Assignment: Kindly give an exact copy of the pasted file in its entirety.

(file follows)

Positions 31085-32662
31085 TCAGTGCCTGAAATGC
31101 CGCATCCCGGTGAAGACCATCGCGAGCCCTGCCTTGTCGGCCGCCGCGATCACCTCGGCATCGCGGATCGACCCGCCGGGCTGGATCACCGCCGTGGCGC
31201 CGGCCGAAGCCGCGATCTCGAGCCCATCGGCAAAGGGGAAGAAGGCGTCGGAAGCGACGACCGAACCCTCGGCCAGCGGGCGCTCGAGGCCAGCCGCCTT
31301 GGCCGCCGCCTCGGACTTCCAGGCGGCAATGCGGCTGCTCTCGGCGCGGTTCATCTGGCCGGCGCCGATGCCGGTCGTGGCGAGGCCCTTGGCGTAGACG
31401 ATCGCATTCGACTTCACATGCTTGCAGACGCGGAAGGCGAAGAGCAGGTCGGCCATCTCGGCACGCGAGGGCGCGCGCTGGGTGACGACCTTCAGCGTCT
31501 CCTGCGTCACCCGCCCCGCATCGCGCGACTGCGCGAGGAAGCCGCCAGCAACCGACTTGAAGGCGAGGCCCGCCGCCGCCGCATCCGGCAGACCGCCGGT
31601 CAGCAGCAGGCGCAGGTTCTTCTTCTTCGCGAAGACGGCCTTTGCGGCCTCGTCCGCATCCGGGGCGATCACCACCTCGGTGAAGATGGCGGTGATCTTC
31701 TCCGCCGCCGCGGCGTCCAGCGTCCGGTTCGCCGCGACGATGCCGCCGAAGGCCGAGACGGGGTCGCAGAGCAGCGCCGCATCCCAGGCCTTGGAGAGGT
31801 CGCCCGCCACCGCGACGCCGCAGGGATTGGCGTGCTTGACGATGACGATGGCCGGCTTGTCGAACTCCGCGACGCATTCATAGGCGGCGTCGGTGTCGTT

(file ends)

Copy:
Positions 31085-32662
31085 TCAGTGCCTGAAATGC
31101 CGCATCCCGGTGAAGACCATCGCGAGCCCTGCCTTGTCGGCCGCCGCGATCACCTCGGCATCGCGGATCGACCCGCCGGGCTGGATCACCGCCGTGGCGC
31201 CGGCCGAAGCCGCGATCTCGAGCCCATCGGCAAAGGGGAAGAAGGCGTCGGAAGCGACGACCGAACCCTCGGCCAGCGGGCGCTCGAGGCCAGCCGCCTT
31301 GGCCGCCGCCTCGGACTTCCAGGCGGCAATGCGGCTGCTCTCGGCGCGGTTCATCTGGCCGGCGCCGATGCCGGTCGTGGCGAGGCCCTTGGCGTAGACG
31401 ATCGCATTCGACTTCACATGCTTGCAGACGCGGAAGGCGAAGAGCAGGTCGGCCATCTCGGCACGCGAGGGCGCGCGCTGGGTGACGACCTTCAGCGTCT
31501 CCTGCGTCACCCGCCCCGCATCGCGCGACTGCGCGAGGAAGCCGCCAGCAACCGACTTGAAGGCGAGGCCCGCCGCCGCCGCATCCGGCAGACCGCCGGT
31601 CAGCAGCAGGCGCAGGTTCTTCTTCTTCGCGAAGACGGCCTTTGCGGCCTCGTCCGCATCCGGGGCGATCACCACCTCGGTGAAGATGGCGGTGATCTTC
31701 TCCGCCGCCGCGGCGTCCAGCGTCCGGTTCGCCGCGACGATGCCGCCGAAGGCCGAGACGGGGTCGCAGAGCAGCGCCGCATCCCAGGCCTTGGAGAGGT
31801 CGCCCGCCACCGCGACGCCGCAGGGATTGGCGTGCTTGACGATGACGATGGCCGGCTTGTCGAACTCCGCGACGCATTCATAGGCGGCGTCGGTGTCGTT